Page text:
Author Topic: Why are Chimeras significant? What is the significance of Chimerism?  (Read 2140 times)

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January 31, 2015, 02:44:18 PM
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Share your knowledge with me while pondering this question and my answer to it.

From what I know there are many versions of Chimeras. According to John Vinycomb in "Fictitious and Symbolic Creatures",

"The origin of the story of the chimera is ascribed to a mountain in Lycia which had a volcano on its top and nourished lions; the middle part afforded pasture for goats, and the bottom was infested with serpents; according to Hesiod it had three heads, that of a lion, a goat, and a dragon. Bellerophon destroyed the monster by raising himself in the air on his winged steed Pegasus, and shooting it with his arrows"

From what I know there are many versions of Chimeras, and more than just 2 or 3 beings combined into one vessel. There is the Sphinx, a Man-headed lion, the Mermaid, half woman half amphibious creature, the Gryphon which would be a creature with a body of a lion and eagle, the Minotaur, a Bull-headed man. I'm sure there are many more creatures I've not named, but this would be a few good examples. From what I know of these creatures, some are revered as and others are feared as creatures to be slain. I came about this question after talking to my friends about the connections of these animals and why would they be significant to our history? What about them makes them significant? The reasoning we all agreed on makes the most sense to us. They are significant because they can be.

What do you think of my question, my answer, and the reasoning behind it? :]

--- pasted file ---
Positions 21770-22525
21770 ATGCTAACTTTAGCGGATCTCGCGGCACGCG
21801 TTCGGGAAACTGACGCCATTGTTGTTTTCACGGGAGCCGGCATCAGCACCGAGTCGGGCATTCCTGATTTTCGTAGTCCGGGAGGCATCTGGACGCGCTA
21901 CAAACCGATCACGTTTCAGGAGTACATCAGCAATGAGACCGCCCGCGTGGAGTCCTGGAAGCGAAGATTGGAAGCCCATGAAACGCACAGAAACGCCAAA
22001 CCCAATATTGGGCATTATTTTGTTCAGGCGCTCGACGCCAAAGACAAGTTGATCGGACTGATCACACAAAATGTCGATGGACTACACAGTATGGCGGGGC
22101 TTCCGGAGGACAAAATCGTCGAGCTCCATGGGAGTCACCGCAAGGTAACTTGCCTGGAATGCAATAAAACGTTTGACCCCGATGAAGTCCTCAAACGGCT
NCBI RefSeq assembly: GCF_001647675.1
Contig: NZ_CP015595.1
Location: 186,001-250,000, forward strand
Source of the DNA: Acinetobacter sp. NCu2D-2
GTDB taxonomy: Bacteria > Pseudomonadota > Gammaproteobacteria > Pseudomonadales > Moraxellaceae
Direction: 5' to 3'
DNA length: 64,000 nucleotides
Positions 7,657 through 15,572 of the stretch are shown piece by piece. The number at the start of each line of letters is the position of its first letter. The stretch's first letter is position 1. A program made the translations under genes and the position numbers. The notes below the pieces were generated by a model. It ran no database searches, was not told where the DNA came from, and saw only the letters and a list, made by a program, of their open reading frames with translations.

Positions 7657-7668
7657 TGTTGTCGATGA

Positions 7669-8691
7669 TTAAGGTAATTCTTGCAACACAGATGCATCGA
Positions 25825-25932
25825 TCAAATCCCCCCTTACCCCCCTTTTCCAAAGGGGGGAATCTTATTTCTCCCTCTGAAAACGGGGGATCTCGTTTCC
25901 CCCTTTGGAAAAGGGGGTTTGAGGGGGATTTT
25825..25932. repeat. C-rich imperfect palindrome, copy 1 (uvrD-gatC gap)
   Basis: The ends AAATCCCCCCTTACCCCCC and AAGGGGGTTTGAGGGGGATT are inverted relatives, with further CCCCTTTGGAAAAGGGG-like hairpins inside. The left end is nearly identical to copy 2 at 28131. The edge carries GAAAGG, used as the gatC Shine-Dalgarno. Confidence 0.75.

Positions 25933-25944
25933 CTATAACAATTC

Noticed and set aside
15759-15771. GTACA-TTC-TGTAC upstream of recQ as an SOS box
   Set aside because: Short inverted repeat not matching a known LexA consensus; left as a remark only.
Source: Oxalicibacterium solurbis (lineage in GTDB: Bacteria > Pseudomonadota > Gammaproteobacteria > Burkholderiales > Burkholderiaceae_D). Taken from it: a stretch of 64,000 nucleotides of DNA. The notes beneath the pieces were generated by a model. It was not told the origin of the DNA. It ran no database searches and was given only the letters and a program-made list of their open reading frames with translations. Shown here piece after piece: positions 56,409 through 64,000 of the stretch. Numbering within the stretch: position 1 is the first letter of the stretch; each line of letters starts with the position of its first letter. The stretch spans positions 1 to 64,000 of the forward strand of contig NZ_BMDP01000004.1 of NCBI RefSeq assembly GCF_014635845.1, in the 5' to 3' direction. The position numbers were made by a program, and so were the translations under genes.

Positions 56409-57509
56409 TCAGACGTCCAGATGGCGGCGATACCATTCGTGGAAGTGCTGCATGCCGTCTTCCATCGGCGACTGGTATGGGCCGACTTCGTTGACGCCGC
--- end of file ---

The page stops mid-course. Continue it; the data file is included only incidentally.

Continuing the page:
January 31, 2015, 10:22:30 PM
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  • Posts By Osmosis

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If you mean that they are significant "because they can be" in the sense that they lend themselves well to symbolic association, I would agree with you on that point.

Chimeras are what are called liminal beings. They exist between familiar states and therefore are unfamiliar by nature and fixate the mind, making for great symbols. From another perspective, the combination of two separate symbols into a new whole which may have a different meaning from either of its parts is par for the course in dreams and the human unconscious in general. So, again, they make for great symbols... and I do not use the word "symbol" lightly - a good symbol is a suitable form for what would otherwise be formless, and by studying a manifest symbol we can learn about an unmanifest principle, energy or being.

It should be obvious that the nature of a particular chimera depends on what it is composed of. Some are composed entirely of different animals, in which case, analyze the symbolism of the animal as it is expressed through the symbolism of the body part which belongs to it. Others have human characteristics, and I believe that it is fair to distinguish between human and non-human chimeras. Human chimeras mostly seem to have human heads or upper bodies; less frequently (as with Egyptian symbolism, as I know you know) everything BUT the head is human. But what you almost never see is something like, a dragon with human hands, for instance. In short, greater care seems to be taken with human chimeras to preserve the human form, because otherwise it disturbs us.

Human chimeras can be interpreted as identifying animal qualities within human consciousness so that they can be understood and worked with more easily. You could even work with the animal in question, either to gain rapport with some spirit or for purely psychological purposes. Another interpretation of human chimeras is that of transformation, either from an undesirable animal state, or towards some desirable animal quality. A third interpretation might be that human chimeras represent non-human, not-quite-average-human, or super-human intelligences, whether spirits, magicians / shamans, or gods.

That's the gist of chimeras, although you should check out their use in alchemy. Also, isn't it interesting that Pegasos himself is another kind of chimera?

"And in this lies my honour and my reward, - / That whenever I come to the fountain to drink I find the living water itself thirsty; / And it drinks me while I drink it." - Almustafa